Hetherington's paintings are satirical portraits of 'cultural workers' and play on artistic conventions and on notions of political correctness.
Iain Hetherington (born Glasgow, 1978, lives in Glasgow) interrogates the crisis of portraiture in both a painterly and cultural context. In his painting practice, as well as in the fanzines he produces with Alex Pollard (Mainstream and Radical Vans and Carriages), Hetherington uses oblique titles and comic gestures to mount attacks on politically correct or 'focus group' culture. His painting technique, meanwhile, combines a traditional representational approach with the use of collage, and the incorporation of apparent detritus from the studio - newspaper, scraps of canvas - into the surface of the image.
While portrait painting traditionally conveys a subject's likeness or character, in Hetherington's recent works these aspects are significant by their absence. The defining physical features of his subjects remain entirely spectral, as the space where one expects to see the hands or faces of these figures is rendered in a muddied impasto, whereas their tracksuits and hoodies, jewellery and branded baseball caps, are rendered with photorealistic care. For Hetherington, these are the real cultural signifiers of portraiture in our media-obsessed age - the social markers of neds, chavs and football casuals. For Target Audience (2005) the artist pasted a pair of plastic googly eyes at the centre of a shapeless form of acrylic paint - a slapstick gesture, but one that in the context of the title creates a hollow laugh.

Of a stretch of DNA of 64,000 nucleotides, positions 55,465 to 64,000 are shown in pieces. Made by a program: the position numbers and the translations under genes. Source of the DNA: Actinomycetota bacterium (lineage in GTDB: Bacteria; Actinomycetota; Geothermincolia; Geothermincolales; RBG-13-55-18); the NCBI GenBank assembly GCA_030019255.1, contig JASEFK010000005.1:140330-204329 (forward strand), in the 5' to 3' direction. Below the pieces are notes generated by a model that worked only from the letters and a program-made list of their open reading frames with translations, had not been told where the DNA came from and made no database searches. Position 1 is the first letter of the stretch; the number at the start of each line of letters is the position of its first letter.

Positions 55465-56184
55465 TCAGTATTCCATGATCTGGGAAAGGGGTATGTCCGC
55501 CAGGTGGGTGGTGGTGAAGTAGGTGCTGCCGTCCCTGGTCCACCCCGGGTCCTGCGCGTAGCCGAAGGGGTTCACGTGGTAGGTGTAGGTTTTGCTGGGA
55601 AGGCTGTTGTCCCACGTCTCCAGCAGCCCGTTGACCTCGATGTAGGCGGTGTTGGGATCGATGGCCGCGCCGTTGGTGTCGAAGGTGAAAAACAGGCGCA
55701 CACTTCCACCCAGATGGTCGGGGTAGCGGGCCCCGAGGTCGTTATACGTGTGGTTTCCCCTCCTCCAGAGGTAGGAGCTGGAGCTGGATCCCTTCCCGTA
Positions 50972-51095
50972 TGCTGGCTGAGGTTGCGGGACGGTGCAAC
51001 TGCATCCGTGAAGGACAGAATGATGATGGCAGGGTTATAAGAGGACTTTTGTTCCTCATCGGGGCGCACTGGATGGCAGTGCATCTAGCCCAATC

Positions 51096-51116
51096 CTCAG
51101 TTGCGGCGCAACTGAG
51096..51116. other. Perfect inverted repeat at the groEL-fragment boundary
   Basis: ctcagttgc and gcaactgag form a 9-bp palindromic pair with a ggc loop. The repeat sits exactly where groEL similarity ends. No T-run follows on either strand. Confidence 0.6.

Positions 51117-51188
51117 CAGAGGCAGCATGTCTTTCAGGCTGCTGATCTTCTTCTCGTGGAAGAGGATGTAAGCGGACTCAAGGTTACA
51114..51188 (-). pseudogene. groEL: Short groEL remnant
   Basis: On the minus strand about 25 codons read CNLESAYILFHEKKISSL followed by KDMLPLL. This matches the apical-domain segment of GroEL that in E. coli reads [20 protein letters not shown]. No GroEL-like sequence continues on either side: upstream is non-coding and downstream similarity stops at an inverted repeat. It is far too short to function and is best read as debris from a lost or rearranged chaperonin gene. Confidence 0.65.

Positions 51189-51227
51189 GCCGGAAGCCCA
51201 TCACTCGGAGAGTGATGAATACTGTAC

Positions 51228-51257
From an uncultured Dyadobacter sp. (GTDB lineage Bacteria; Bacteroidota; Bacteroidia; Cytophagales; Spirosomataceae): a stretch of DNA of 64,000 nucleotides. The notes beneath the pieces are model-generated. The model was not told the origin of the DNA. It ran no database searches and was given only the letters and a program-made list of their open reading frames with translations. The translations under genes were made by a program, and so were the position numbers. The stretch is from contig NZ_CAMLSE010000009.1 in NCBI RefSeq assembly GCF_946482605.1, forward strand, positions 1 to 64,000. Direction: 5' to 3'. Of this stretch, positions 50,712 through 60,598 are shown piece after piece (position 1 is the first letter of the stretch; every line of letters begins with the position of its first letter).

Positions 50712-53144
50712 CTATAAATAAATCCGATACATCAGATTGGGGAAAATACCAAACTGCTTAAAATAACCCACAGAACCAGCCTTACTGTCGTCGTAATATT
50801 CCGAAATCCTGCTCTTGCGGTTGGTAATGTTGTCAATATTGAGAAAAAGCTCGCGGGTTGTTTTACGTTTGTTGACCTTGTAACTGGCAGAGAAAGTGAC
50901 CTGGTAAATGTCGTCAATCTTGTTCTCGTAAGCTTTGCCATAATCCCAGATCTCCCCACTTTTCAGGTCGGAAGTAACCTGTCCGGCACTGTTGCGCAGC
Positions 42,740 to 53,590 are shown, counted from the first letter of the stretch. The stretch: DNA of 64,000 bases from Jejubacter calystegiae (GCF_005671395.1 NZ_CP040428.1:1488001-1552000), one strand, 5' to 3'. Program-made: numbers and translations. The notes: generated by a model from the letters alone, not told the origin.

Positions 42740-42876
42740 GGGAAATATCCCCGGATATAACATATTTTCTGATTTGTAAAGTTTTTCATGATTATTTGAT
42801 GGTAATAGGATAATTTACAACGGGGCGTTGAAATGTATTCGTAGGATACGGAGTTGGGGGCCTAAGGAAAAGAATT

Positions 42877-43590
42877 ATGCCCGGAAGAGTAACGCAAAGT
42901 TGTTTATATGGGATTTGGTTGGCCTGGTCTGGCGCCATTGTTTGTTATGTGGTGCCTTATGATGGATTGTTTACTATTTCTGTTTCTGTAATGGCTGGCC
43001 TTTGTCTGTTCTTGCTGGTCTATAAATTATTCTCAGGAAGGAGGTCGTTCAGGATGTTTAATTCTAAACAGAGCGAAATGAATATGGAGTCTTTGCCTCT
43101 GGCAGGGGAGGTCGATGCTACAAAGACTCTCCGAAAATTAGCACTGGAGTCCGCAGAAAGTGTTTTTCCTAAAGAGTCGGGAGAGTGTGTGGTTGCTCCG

For Nought to Sixty the artist presents work from his most recent series of oils, Diversified Cultural Workers (2007-08). Hetherington has his own definition of 'cultural workers', encompassing symbolic figures used to make art more appealing to wider audiences. Recurring motifs, such as Burberry baseball caps and gold chains, are depicted with seductive painterly finesse; while, in a couple of paintings, Swarovski diamonds are embedded in the surface of the canvas. Yet these fashion accessories are at odds with the portraits' satirical titles, such as Studio Delinquents shield themselves from attack using the international language of confusion (2007), and Privileged Mis-representer subconsciously attempts a quasi-corporeal merger with the market research project worked upon, resulting in the flattening of difference (2007).
Hetherington was initially attracted to the portrait format because of its problematic and unfashionable status within contemporary painting, but his explorations also point to wider issues. Undermining glib notions of multiculturalism and 'diversity' within the cultural sector, Hetherington re-expresses the portrait in the language of market research and social types, challenging conceptions of audiences and society not simply within his paintings, but in the space beyond the frame.